Faith Healing

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Healing in the Bible is more than skin deep.

Sermon Video

This Week’s Sermon Was Drawn From the Following Scripture

2 Kings 5:1-14


5Naaman, commander of the army of the king of Aram, was a great man and in high favor with his master, because by him the Lord had given victory to Aram. The man, though a mighty warrior, suffered from leprosy. 2Now the Arameans on one of their raids had taken a young girl captive from the land of Israel, and she served Naaman’s wife. 3She said to her mistress, “If only my lord were with the prophet who is in Samaria! He would cure him of his leprosy.” 4So Naaman went in and told his lord just what the girl from the land of Israel had said. 5And the king of Aram said, “Go then, and I will send along a letter to the king of Israel.” He went, taking with him ten talents of silver, six thousand shekels of gold, and ten sets of garments. 6He brought the letter to the king of Israel, which read, “When this letter reaches you, know that I have sent to you my servant Naaman, that you may cure him of his leprosy.” 7When the king of Israel read the letter, he tore his clothes and said, “Am I God, to give death or life, that this man sends word to me to cure a man of his leprosy? Just look and see how he is trying to pick a quarrel with me.”8But when Elisha the man of God heard that the king of Israel had torn his clothes, he sent a message to the king, “Why have you torn your clothes? Let him come to me, that he may learn that there is a prophet in Israel.”


9So Naaman came with his horses and chariots, and halted at the entrance of Elisha’s house. 10Elisha sent a messenger to him, saying, “Go, wash in the Jordan seven times, and your flesh shall be restored and you shall be clean.” 11But Naaman became angry and went away, saying, “I thought that for me he would surely come out, and stand and call on the name of the Lord his God, and would wave his hand over the spot, and cure the leprosy! 12Are not Abana and Pharpar, the rivers of Damascus, better than all the waters of Israel? Could I not wash in them, and be clean?” He turned and went away in a rage. 13But his servants approached and said to him, “Father, if the prophet had commanded you to do something difficult, would you not have done it? How much more, when all he said to you was, ‘Wash, and be clean’?” 14So he went down and immersed himself seven times in the Jordan, according to the word of the man of God; his flesh was restored like the flesh of a young boy, and he was clean.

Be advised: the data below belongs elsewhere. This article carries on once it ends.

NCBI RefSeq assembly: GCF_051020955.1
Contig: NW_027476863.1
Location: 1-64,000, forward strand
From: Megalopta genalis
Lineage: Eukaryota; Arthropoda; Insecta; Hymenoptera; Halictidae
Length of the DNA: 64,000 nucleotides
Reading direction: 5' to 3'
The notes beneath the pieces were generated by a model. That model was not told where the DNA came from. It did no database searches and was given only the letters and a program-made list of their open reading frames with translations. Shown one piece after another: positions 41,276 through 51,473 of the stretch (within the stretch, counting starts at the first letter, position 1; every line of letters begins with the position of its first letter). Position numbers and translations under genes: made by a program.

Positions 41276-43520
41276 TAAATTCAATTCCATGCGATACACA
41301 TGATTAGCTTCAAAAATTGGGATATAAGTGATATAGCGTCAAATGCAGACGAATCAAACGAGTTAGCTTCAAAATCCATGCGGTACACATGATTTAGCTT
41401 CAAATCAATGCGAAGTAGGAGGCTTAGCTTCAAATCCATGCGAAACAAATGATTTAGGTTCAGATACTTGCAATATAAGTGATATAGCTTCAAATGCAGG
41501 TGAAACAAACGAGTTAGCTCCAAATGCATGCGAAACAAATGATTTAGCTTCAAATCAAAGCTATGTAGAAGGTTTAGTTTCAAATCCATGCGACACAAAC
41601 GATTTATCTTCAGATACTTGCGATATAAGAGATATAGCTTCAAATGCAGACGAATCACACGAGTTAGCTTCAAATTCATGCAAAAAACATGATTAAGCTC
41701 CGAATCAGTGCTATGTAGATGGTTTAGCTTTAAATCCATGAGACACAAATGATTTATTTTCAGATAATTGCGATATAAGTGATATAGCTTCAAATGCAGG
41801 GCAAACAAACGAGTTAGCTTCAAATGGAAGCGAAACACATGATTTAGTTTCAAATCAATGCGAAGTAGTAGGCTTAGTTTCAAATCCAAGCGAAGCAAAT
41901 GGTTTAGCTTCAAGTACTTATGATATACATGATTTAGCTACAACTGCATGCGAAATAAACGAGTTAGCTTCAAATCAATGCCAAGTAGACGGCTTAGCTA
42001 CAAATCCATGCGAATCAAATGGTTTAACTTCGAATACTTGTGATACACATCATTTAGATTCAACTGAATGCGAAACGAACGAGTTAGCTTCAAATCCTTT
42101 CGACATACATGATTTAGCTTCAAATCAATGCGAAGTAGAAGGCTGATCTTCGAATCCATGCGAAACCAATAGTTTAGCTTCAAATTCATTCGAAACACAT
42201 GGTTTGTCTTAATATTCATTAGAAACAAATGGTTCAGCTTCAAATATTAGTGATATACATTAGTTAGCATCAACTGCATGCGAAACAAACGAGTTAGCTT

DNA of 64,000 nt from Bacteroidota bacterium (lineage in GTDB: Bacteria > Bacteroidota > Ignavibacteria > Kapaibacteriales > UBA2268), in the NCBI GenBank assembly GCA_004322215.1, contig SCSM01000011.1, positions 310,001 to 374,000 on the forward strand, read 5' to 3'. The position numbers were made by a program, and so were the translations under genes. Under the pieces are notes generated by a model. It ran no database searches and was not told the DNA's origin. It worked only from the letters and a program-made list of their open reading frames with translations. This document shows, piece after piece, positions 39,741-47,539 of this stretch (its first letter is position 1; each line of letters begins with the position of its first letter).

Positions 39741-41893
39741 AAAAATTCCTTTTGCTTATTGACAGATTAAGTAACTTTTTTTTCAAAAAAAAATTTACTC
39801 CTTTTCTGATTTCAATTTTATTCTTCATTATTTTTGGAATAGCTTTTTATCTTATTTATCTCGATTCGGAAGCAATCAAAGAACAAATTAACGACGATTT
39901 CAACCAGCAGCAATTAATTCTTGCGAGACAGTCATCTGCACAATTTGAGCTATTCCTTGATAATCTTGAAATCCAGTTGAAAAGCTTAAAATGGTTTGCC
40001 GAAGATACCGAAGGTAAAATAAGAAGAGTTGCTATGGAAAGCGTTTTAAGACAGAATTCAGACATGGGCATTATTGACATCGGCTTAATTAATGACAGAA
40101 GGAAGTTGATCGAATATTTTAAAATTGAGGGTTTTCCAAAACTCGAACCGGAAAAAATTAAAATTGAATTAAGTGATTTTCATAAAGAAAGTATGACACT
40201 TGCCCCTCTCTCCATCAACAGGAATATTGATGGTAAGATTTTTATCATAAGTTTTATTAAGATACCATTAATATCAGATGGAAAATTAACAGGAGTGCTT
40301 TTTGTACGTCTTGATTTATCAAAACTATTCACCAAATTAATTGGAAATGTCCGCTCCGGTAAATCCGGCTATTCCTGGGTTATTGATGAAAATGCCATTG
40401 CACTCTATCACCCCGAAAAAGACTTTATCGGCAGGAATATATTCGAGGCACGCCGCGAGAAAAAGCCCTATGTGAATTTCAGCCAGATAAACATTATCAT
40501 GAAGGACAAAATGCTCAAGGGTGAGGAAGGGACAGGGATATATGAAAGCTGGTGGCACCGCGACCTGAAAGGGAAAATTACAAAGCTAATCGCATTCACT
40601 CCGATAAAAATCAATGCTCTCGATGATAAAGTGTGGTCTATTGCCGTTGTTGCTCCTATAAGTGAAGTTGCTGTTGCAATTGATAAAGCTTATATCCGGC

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The first faith healing revival I ever attended was in 1971 in Medford, Oregon.  At the time I was the Associate Pastor at the First Presbyterian Church, and a member of the congregation who belonged to the Full Gospel Men’s Luncheon insisted that I attend a Friday evening revival which featured a nationally known faith healer.  At the revival I witnessed the usual in-firmed persons who came forward to be healed—a man whose left leg was shorter than his right leg; a woman who suffered chronic back pains; another man who was hard of hearing.  All of these people were miraculously healed of their infirmity by the touch of the hand and the spoken prayer of the faith healer.  My skepticism was confirmed when I noticed an elderly couple slowly making their way up the aisle to the chancel area where the faith healer was.  The old couple were clearly mentally compromised.  But before they could reach the faith healer, they were intercepted by the ushers and taken outside into the hallway.  I snuck out of my seat to the hallway to see what was happening; and I witnessed the ushers trying to persuade this elderly couple that the faith healer would not be able to help them.  That experience confirmed for me that there is more to healing than meets the eye.